A project came in at work to build out a couple of new NetApp FAS2552 arrays; this was to replace old FAS2020s for a customer who was using FCP in their Production datacenter, and iSCSI in their DR datacenter, with a semi-synchronous Snapmirror relationship between the two.
The new arrays arrived on site, and we set them up separate from the production network, to configure them. We quickly identified that the 2552s were running OnTap 8.3RC1, which is how they were sent to us out of the factory. Nobody had any experience with Cluster Mode Data ONTAP, but this didn’t seem too much of a challenge, as it did not seem hugely different.
After looking what to do next, it appeared that transitioning SAN volumes from 7-mode to Cluster Mode Data ONTAP is not possible, so the decision was taken to downgrade the OS from 8.3RC1, to 8.2 7-mode to make the transition of the customer’s data, and the downtime during switchover from old arrays to new, be as easy and quick as possible.
We got there in the end, but due to the tomes of documentation we had to trawl through, and tie together, I decided to document the process, to assist any would be future CDOT luddites in carrying out this task.
NOTE: This has not been tested on anything other than a FAS2552 with two controllers, and if you are in any way uncertain I would suggest contacting NetApp support for assistance. As this was a brand new array, and there was no risk of data loss, we proceeded regardless. You will need a NetApp support account to access some of the documentation and downloads referenced below. This is the way we completed the downgrade, not saying it is the best way, and although I have many years experience of working with NetApp arrays, this is just a guide.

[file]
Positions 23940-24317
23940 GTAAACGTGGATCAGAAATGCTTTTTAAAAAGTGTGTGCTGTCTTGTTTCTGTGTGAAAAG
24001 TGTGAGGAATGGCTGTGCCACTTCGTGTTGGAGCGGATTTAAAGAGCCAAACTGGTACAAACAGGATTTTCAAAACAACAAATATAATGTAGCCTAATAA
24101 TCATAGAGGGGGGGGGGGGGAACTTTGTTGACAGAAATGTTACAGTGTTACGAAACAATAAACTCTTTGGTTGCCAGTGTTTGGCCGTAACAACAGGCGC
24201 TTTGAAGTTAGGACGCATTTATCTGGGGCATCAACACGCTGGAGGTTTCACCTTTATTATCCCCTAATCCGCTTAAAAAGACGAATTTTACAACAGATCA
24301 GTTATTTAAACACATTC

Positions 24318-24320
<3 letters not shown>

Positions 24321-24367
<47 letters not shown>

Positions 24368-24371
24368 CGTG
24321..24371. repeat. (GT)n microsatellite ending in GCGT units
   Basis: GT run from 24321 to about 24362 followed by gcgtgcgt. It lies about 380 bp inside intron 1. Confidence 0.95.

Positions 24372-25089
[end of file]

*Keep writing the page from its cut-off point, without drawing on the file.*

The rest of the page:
- Downloading and updating the boot image:
We decided on 8.2.3 for our boot image, this was the last edition of Data ONTAP with 7-mode included. If you go to http://mysupport.netapp.com/NOW/cgi-bin/software/ and select your array type you will see the available versions for your array. There are pages of disclaimers to agree to, and documents of pre-requisites and release notes for each version, these are worth reading to ensure there are no known issues with your array type. Eventually you will get the download, it will be a .tgz file.
You will now need a system with IP connectivity to both controllers, and use something like FileZilla Server to host the file via FTP. This will allow you to get the file up to the controller. I am not going to include steps to setup your FTP server, but there are plenty of resources online to do this. You could also host this via HTTP using something like IIS if that is more convenient.
Now to pull the image onto the array, this will need doing on both controllers (nodes), this document was followed, specifically the following command (based on content on page 143):
system node image get -node localhost -package <location> -replace-package true - background true